When you meet someone new, you talk with them, ask them questions, spend time with them to get to know who they are, what and how they think, feel and experience life, the world, and others. Shouldn’t you do that with yourself as well?
Some of the best conversations I have had have been with myself, because I know I’m listening, I’m interested in what I have to say, and I really do want to understand myself. This is not something I am ever sure is there when I am talking with someone else.
In fact, more often than not, I know that the other person is only half-listening, waiting to hear for a break in my words so they can jump into the conversation with the thing they have been thinking about, the thing they want to tell me about themselves, and they have been waiting patiently for me to finish my blah blah so they can say something which is far more interesting than anything I have to say.
Isn’t it crazier to talk to someone who isn’t listening, than to talk to someone who is, even if the someone who is listening is yourself?
(bet you understood the above quote even with the typos… the same process applies to understanding others even when they may not use the same words as you or speak the same language)
I often lose my train of thought around other people. The moment I sense that my words are just bouncing off the other person, falling to the ground and lying their like little bits of wastepaper, my mind goes blank.
This isn’t always a bad thing. Sometimes it is a very good thing. It depends on the situation, and each occasion is different.
Not listening is a form of silence, understanding what that silence means is also an important aspect of communication.
If someone is not listening because they have something weighing on their mind, then it is important to hear their inability to listen to you as a need for you to listen to them.
Sometimes listening is the best part of a conversation.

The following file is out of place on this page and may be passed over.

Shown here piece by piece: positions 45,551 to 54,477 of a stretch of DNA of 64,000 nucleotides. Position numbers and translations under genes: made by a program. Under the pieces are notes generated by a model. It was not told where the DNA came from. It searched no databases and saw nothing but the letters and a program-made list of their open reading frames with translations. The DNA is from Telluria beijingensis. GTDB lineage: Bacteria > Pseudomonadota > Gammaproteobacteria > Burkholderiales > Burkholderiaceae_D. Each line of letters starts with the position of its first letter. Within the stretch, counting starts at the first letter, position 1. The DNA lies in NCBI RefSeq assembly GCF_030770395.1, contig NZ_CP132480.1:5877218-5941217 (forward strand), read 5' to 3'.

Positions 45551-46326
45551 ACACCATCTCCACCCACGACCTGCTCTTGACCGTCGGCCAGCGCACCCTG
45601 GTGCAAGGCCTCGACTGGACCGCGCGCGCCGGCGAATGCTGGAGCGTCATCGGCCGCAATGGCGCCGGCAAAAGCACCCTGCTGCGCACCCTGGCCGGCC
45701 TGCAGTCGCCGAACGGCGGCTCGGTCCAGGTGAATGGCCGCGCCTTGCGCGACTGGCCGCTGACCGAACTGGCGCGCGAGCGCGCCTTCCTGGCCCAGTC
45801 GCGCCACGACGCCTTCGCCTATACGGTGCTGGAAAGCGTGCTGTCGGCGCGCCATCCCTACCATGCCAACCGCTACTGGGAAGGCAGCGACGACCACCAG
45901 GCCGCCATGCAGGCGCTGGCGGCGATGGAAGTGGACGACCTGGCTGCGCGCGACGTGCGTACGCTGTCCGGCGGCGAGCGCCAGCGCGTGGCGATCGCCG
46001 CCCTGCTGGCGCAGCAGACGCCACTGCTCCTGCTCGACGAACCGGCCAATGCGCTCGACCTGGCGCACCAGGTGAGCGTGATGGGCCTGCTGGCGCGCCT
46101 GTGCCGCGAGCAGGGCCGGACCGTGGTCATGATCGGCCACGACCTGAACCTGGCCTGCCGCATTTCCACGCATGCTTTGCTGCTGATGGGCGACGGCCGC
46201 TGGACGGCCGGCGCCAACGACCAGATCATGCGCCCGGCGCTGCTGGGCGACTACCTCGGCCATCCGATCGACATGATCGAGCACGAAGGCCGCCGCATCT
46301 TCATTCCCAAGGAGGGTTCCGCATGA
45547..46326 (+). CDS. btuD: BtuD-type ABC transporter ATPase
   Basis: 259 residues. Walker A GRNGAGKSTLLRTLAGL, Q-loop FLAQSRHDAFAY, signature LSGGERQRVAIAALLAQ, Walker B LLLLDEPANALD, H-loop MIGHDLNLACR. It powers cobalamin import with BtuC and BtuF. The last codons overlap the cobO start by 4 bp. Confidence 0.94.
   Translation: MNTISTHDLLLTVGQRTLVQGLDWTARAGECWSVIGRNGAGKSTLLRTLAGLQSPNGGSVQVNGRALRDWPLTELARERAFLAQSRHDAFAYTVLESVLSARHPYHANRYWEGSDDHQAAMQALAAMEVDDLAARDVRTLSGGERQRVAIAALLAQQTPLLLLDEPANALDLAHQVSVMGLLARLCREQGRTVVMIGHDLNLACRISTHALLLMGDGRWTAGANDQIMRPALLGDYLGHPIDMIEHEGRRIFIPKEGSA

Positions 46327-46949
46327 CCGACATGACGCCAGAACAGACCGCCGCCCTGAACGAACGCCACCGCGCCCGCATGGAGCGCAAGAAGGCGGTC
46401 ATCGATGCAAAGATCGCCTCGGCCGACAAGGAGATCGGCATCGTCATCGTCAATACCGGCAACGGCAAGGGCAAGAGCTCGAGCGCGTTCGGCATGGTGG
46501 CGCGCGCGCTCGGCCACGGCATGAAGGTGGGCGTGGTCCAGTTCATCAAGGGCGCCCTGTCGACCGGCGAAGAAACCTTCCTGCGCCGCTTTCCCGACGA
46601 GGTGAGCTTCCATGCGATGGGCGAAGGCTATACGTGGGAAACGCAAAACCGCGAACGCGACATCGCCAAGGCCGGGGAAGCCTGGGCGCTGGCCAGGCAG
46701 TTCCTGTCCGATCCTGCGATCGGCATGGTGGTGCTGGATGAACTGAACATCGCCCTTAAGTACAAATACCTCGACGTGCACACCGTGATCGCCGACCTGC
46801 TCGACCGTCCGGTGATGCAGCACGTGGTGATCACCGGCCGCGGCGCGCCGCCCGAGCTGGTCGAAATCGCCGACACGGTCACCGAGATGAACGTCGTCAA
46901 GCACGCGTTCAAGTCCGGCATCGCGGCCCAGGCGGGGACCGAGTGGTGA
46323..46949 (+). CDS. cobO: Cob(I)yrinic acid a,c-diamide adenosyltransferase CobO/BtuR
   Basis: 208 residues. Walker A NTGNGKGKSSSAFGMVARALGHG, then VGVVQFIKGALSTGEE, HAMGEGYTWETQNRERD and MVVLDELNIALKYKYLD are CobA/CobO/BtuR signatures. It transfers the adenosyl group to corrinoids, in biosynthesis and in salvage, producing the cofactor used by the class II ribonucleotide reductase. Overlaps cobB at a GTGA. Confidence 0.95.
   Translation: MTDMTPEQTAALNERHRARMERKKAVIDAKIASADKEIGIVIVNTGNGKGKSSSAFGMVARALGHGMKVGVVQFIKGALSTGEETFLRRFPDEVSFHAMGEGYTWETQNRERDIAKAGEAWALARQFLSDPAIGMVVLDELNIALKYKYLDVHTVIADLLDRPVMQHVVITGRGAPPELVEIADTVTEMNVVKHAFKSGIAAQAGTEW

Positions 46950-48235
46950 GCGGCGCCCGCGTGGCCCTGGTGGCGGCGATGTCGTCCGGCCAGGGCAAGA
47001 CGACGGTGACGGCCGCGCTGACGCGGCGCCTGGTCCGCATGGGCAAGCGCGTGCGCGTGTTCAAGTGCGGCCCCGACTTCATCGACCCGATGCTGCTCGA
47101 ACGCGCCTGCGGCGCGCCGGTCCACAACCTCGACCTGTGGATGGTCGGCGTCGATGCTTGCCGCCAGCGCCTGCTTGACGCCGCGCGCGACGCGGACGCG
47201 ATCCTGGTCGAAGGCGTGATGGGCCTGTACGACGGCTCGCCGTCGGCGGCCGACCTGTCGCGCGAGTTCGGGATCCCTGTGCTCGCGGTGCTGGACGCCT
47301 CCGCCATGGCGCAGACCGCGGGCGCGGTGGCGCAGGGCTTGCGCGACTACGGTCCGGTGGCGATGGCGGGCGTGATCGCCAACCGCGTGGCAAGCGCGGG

And sometimes by listening to their silence you understand far more than their words could ever tell you, because there is so much more to conversation than words.
Perhaps their inattention, their auditory silence, is simply saying that their ears are closed for business at this time please try later. They are communing and in communication with themselves, and this is what they need at this time.
I love having conversations with people. The interaction is a blending of two energies, and the chemical reaction can produce some very illuminating insights. I have learned a lot from other people, and I am very grateful to them for their role as teacher.
I hope very much that I have returned the favour.
A relationship, ideally, should be give and take, flowing both ways rhythmically, but that is often very difficult to achieve.
When people hold back and don’t say things for fear that they will be misunderstood, or that you will think badly of them, or, worse still, that they will not be able to handle the reaction you have to their words, then conversations become very complicated and confusing. When the things which are not said prevail over and censor the things which are said, then the interaction becomes static. Heavy silence oppresses all who find themselves in its presence.
I love talking to myself, and if that makes me crazy, well so be it, I would rather be considered crazy and live my life as I please and enjoy it, then suppress myself so that others will think I am sane. I’ve done that and I almost bored myself to death.
The blurbs which I post are usually the results of conversations I have been having with myself, often inspired by conversations I have had with others which have continued long afterwards within me, and sometimes they are inspired by things which I have read on someone else’s blog which have started a flow of thoughts and words that need a place to go, to express themselves.
There are many sources of inspiration for conversation… especially those I have with myself
I often catch myself smiling when I write.
Thank you for listening.
Do you talk to yourself? And if you do, do you think that you are crazy for doing it, or do you think it makes you sane?